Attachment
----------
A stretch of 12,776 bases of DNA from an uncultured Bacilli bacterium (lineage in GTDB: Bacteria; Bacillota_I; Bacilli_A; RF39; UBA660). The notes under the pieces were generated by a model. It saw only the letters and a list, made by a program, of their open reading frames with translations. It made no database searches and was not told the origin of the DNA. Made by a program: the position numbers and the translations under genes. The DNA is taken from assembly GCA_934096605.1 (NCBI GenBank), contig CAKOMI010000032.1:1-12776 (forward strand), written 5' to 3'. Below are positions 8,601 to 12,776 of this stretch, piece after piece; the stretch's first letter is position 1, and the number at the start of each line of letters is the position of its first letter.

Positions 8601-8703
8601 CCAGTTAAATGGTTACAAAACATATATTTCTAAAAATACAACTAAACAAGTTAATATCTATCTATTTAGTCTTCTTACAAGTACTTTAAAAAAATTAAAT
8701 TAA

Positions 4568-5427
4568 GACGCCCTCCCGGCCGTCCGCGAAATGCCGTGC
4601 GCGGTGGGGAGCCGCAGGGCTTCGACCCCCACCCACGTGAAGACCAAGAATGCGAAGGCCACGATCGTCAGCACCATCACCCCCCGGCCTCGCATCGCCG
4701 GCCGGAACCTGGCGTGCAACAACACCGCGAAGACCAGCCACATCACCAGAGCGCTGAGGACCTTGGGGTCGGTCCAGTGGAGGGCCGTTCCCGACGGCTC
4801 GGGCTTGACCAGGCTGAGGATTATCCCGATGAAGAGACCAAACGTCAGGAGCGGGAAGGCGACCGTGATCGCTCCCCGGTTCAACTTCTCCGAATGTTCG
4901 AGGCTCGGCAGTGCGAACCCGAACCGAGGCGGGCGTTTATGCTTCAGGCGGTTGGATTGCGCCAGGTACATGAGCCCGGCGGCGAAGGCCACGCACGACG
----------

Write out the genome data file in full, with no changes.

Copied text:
A stretch of 12,776 bases of DNA from an uncultured Bacilli bacterium (lineage in GTDB: Bacteria; Bacillota_I; Bacilli_A; RF39; UBA660). The notes under the pieces were generated by a model. It saw only the letters and a list, made by a program, of their open reading frames with translations. It made no database searches and was not told the origin of the DNA. Made by a program: the position numbers and the translations under genes. The DNA is taken from assembly GCA_934096605.1 (NCBI GenBank), contig CAKOMI010000032.1:1-12776 (forward strand), written 5' to 3'. Below are positions 8,601 to 12,776 of this stretch, piece after piece; the stretch's first letter is position 1, and the number at the start of each line of letters is the position of its first letter.

Positions 8601-8703
8601 CCAGTTAAATGGTTACAAAACATATATTTCTAAAAATACAACTAAACAAGTTAATATCTATCTATTTAGTCTTCTTACAAGTACTTTAAAAAAATTAAAT
8701 TAA

Positions 4568-5427
4568 GACGCCCTCCCGGCCGTCCGCGAAATGCCGTGC
4601 GCGGTGGGGAGCCGCAGGGCTTCGACCCCCACCCACGTGAAGACCAAGAATGCGAAGGCCACGATCGTCAGCACCATCACCCCCCGGCCTCGCATCGCCG
4701 GCCGGAACCTGGCGTGCAACAACACCGCGAAGACCAGCCACATCACCAGAGCGCTGAGGACCTTGGGGTCGGTCCAGTGGAGGGCCGTTCCCGACGGCTC
4801 GGGCTTGACCAGGCTGAGGATTATCCCGATGAAGAGACCAAACGTCAGGAGCGGGAAGGCGACCGTGATCGCTCCCCGGTTCAACTTCTCCGAATGTTCG
4901 AGGCTCGGCAGTGCGAACCCGAACCGAGGCGGGCGTTTATGCTTCAGGCGGTTGGATTGCGCCAGGTACATGAGCCCGGCGGCGAAGGCCACGCACGACG